Mashable.composted a really interesting article the other day that went over four different ways to rethink the press release. Naturally this article caught my attention
because I was always taught that there was a standard form for the press release. Jonathan Rick, the author of the post, wrote that, “Every year for the last ten years, someone has proclaimed that the press release is dying. While the rumors of its demise are exaggerated, they are not totally unfounded. That’s because the press release is, in fact, being eclipsed by digital alternatives that are more flexible, more interesting, and more relevant” (Rick, 1). Rick went on to say that companies are looking at creative ways to present their news-such as using a blog post (Rick, 1).
Here are the four tips and examples that Rick gave of companies that broke the “press release mold” and found success with their efforts:
1. “Keep it human. Your stakeholders, and customers, prefer it that way!
- The real estate company Zillow follows this principle well as their press releases are written in a conversational tone on their company blog.
2. Passion, even edginess, does not get in the way of your message. Passion actually shows personality, and that there’s a real person behind your press shop.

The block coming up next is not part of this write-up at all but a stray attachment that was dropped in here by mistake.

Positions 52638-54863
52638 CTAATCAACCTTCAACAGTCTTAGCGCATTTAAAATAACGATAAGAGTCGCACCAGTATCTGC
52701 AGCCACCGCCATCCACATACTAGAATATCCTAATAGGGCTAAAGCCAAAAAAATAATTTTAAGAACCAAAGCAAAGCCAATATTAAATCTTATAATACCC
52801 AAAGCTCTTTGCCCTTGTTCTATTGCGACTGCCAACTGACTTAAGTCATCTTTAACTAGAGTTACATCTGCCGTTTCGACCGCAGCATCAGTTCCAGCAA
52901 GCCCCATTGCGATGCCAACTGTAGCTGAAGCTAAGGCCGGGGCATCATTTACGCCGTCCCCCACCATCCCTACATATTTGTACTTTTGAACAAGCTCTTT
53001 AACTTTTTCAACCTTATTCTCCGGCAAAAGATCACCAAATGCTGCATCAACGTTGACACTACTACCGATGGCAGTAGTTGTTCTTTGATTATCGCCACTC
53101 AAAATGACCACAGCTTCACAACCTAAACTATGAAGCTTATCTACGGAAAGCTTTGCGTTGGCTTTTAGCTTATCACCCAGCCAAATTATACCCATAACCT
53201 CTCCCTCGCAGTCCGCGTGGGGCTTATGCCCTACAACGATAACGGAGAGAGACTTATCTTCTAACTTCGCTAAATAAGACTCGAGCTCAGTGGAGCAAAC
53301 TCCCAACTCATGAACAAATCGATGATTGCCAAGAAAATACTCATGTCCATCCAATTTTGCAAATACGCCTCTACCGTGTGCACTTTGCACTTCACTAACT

- Patagonia-the outdoor clothing company-places their press releases on their Facebook group’s page as well as having a great blog on top of that.
3. Entertaining consumers is as important as informing them.
- The British smoothie-maker company called Innocent releases both a press release and blog post (both of which are in different tones and writing styles). Some bonus features include: the press release is downloadable as a PDF, the blog post provides colorful video and pictures and the most interesting comments will win a free case of the product.
4. Make it personal. Comments from the soldiers in the trenches are more memorable than a few quotes from a chief executive.
- ServInt, a web host, has turned single announcements into multiple opportunities. They were able to do this by splitting the story into parts and having different workers discuss how each point will affect the company.”
The media is looking at creative press releases a lot more lately. If a company is able to successfully send the message they want to send while making the story fun and colorful, then the newsworthiness of the story doubles.
To read Rick’s entire article, click here.